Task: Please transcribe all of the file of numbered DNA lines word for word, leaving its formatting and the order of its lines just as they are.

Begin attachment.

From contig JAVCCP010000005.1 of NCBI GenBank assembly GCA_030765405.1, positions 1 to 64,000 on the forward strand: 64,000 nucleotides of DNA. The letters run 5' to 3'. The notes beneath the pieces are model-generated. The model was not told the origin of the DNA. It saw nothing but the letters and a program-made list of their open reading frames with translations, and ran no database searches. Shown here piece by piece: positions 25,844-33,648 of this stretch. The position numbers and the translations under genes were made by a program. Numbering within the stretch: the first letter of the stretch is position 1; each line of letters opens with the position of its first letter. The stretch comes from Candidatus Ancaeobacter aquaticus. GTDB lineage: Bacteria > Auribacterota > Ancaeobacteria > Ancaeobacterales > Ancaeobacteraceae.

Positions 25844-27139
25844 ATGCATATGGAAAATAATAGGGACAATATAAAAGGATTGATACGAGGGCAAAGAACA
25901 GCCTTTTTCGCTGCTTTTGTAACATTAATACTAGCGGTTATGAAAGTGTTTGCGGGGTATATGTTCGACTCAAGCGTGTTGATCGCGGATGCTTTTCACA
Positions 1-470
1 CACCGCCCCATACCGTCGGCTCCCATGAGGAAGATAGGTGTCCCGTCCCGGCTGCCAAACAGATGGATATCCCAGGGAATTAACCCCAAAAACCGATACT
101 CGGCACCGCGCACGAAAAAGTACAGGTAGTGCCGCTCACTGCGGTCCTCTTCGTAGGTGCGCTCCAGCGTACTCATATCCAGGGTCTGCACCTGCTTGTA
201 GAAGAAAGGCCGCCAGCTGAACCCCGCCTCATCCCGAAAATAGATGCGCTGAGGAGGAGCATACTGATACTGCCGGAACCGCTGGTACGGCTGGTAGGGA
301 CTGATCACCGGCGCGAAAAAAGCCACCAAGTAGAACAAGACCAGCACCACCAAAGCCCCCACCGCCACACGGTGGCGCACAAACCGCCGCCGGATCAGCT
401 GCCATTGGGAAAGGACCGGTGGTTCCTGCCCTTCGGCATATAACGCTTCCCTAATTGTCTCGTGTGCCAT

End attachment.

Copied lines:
From contig JAVCCP010000005.1 of NCBI GenBank assembly GCA_030765405.1, positions 1 to 64,000 on the forward strand: 64,000 nucleotides of DNA. The letters run 5' to 3'. The notes beneath the pieces are model-generated. The model was not told the origin of the DNA. It saw nothing but the letters and a program-made list of their open reading frames with translations, and ran no database searches. Shown here piece by piece: positions 25,844-33,648 of this stretch. The position numbers and the translations under genes were made by a program. Numbering within the stretch: the first letter of the stretch is position 1; each line of letters opens with the position of its first letter. The stretch comes from Candidatus Ancaeobacter aquaticus. GTDB lineage: Bacteria > Auribacterota > Ancaeobacteria > Ancaeobacterales > Ancaeobacteraceae.

Positions 25844-27139
25844 ATGCATATGGAAAATAATAGGGACAATATAAAAGGATTGATACGAGGGCAAAGAACA
25901 GCCTTTTTCGCTGCTTTTGTAACATTAATACTAGCGGTTATGAAAGTGTTTGCGGGGTATATGTTCGACTCAAGCGTGTTGATCGCGGATGCTTTTCACA
Positions 1-470
1 CACCGCCCCATACCGTCGGCTCCCATGAGGAAGATAGGTGTCCCGTCCCGGCTGCCAAACAGATGGATATCCCAGGGAATTAACCCCAAAAACCGATACT
101 CGGCACCGCGCACGAAAAAGTACAGGTAGTGCCGCTCACTGCGGTCCTCTTCGTAGGTGCGCTCCAGCGTACTCATATCCAGGGTCTGCACCTGCTTGTA
201 GAAGAAAGGCCGCCAGCTGAACCCCGCCTCATCCCGAAAATAGATGCGCTGAGGAGGAGCATACTGATACTGCCGGAACCGCTGGTACGGCTGGTAGGGA
301 CTGATCACCGGCGCGAAAAAAGCCACCAAGTAGAACAAGACCAGCACCACCAAAGCCCCCACCGCCACACGGTGGCGCACAAACCGCCGCCGGATCAGCT
401 GCCATTGGGAAAGGACCGGTGGTTCCTGCCCTTCGGCATATAACGCTTCCCTAATTGTCTCGTGTGCCAT